Two weeks ago we identified a few different marketing channels for trades to promote their business and services. This short blog post delves into how we can identify which of those marketing channels are the most profitable for your business.
How do we define profitable marketing channels?
There are lots of ways we can define a profitable marketing channel. In its simplest form, a profitable marketing channel is a channel that brings in profit for your business. Important: Profit and NOT revenue.
Revenue: Every pound that comes into the business
Profit: Revenue minus ALL business costs, where costs might include public liability insurance, accreditations/memberships (Gas Safe Register) van insurance/tax/MOT, work materials, wages and advertisements (SEO, magazine publications etc.)
Defining the most profitable marketing channel is a little bit more complicated, however. Instead, you need to think long-term:
- After the initial work, how much referral work do you tend to get from customers on that marketing channel?
- Is there a larger opportunity to up-sell on that marketing channel?
- What’s the lifetime value of customers on that marketing channel, i.e. is there lots of repeat work or does it tend to be one-off work?
- How much time does it take to win work on that marketing channel and is it practical/sustainable? Remember, time is money too.
It might take a couple of years of experience in the trade to answer some of these questions, but once you’ve answered them, you can start making smart business decisions.
Profitable marketing channels in action:
Job: £1500 Boiler installation
Daily business running costs: £500
Marketing channel one: Magazine advertisement: £50 for one advertisement that sits in a magazine all month – Win 10 leads – Invoice 2 customers – win 1 job.
Customer acquisition costs (ignoring daily business running costs) £5 per lead, £25 per invoice and £50 per job.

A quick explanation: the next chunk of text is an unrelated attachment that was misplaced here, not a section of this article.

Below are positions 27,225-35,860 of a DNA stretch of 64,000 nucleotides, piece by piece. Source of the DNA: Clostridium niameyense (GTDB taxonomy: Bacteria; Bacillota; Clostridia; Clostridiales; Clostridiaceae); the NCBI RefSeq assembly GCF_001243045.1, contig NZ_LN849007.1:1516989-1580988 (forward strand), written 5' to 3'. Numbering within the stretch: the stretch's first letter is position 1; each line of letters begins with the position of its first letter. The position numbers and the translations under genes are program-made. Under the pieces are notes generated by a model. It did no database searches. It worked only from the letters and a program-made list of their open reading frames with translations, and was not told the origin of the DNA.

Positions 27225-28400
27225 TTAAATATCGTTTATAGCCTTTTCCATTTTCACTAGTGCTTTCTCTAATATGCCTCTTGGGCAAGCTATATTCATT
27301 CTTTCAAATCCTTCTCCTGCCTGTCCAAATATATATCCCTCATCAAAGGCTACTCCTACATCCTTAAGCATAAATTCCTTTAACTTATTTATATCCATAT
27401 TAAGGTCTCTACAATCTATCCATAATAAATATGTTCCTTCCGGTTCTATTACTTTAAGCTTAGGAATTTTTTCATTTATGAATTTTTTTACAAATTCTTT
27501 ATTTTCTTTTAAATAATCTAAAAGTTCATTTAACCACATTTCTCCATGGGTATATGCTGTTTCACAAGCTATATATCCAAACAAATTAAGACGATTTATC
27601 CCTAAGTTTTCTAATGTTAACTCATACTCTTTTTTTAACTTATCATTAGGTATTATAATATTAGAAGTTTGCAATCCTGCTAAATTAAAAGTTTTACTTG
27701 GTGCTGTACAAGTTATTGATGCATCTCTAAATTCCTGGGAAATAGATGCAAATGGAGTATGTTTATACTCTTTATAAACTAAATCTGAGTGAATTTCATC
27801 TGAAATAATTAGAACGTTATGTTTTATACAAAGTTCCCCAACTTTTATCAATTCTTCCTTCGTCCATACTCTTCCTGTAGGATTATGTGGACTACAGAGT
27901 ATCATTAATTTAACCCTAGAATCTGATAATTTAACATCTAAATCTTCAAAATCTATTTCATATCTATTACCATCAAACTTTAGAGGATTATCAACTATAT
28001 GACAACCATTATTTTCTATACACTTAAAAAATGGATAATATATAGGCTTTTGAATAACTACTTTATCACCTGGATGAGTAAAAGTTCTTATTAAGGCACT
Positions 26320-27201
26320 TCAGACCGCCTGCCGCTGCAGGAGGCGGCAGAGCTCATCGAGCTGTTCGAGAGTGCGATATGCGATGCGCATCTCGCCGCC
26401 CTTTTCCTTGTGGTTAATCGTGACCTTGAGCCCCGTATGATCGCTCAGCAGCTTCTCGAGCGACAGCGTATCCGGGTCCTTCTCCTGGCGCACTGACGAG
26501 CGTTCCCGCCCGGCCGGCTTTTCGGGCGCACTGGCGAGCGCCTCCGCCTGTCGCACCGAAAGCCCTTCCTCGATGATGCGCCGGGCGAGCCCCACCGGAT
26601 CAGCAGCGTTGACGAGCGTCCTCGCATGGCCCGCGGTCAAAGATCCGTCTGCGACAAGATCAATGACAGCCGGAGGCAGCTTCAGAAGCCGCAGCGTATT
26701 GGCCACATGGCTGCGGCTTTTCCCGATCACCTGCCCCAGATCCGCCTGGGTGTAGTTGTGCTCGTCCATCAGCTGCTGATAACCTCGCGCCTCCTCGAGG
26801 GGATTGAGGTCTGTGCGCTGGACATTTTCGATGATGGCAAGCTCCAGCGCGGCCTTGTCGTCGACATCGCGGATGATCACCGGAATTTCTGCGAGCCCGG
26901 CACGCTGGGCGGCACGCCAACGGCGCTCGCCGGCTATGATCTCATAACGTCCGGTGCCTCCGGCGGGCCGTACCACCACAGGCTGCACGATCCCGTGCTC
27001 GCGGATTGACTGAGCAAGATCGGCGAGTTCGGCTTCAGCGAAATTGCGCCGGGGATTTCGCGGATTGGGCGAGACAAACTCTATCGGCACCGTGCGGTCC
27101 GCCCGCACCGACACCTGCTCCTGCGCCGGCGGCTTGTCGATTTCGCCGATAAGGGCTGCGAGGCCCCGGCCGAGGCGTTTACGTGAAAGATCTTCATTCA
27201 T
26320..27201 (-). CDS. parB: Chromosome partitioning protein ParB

Total profit for 1 job: £950
Marketing channel two: Website SEO: £100 for one month – Win 5 leads – Invoice 2 customers – Win 1 job.
Customer acquisition costs (ignoring daily business running costs): £20 per lead, £50 per invoice and £100 per job.
Total profit for 1 job: £900
From this perspective, it’s an obvious choice to choose the magazine advertisement as the preferred and most profitable marketing channel because of the extra £50 profit.
However, now take into account that the customer acquired from the magazine advertisement referred only 1 customer for the same job, equalling another £1000 profit (ignoring customer acquisition costs), whereas the website customer referred 2 customers, equalling another £2000 profit (ignoring customer acquisition costs). Additionally, the website customer has opted in for an annual boiler service, equalling an additional £80 profit for the next year, minimum.
Now, from this perspective, it’s more of an obvious choice to choose website SEO as the preferred marketing channel because of the additional £1080 profit that if offers over the magazine (1 extra boiler install and first year boiler service).
Deciding on marketing channels
Referring back to an earlier point on making smart business decisions: Is it now better to drop the magazine as a marketing channel where you’re getting lots of immediate, short-term work but little repeat/referral work and instead focus on website SEO where there’s smaller immediate, short-term profit, but where there’s more repeat/referral work? Over time and with more experience, you’ll be able to answer these questions more accurately.
For business running costs that are paid annually, you can work out their daily costing by dividing the total cost by the number of days you’ve worked (roughly around 250 for those that work 5 days a week).
Join Expert Trades
Head over to our private Facebook group and join the discussion. Also, for a more in-depth review of identifying profitable marketing channels and for other useful tips on how to be a business owner first and a trades professional second, head over to Trade Talk and hit subscribe for weekly updates.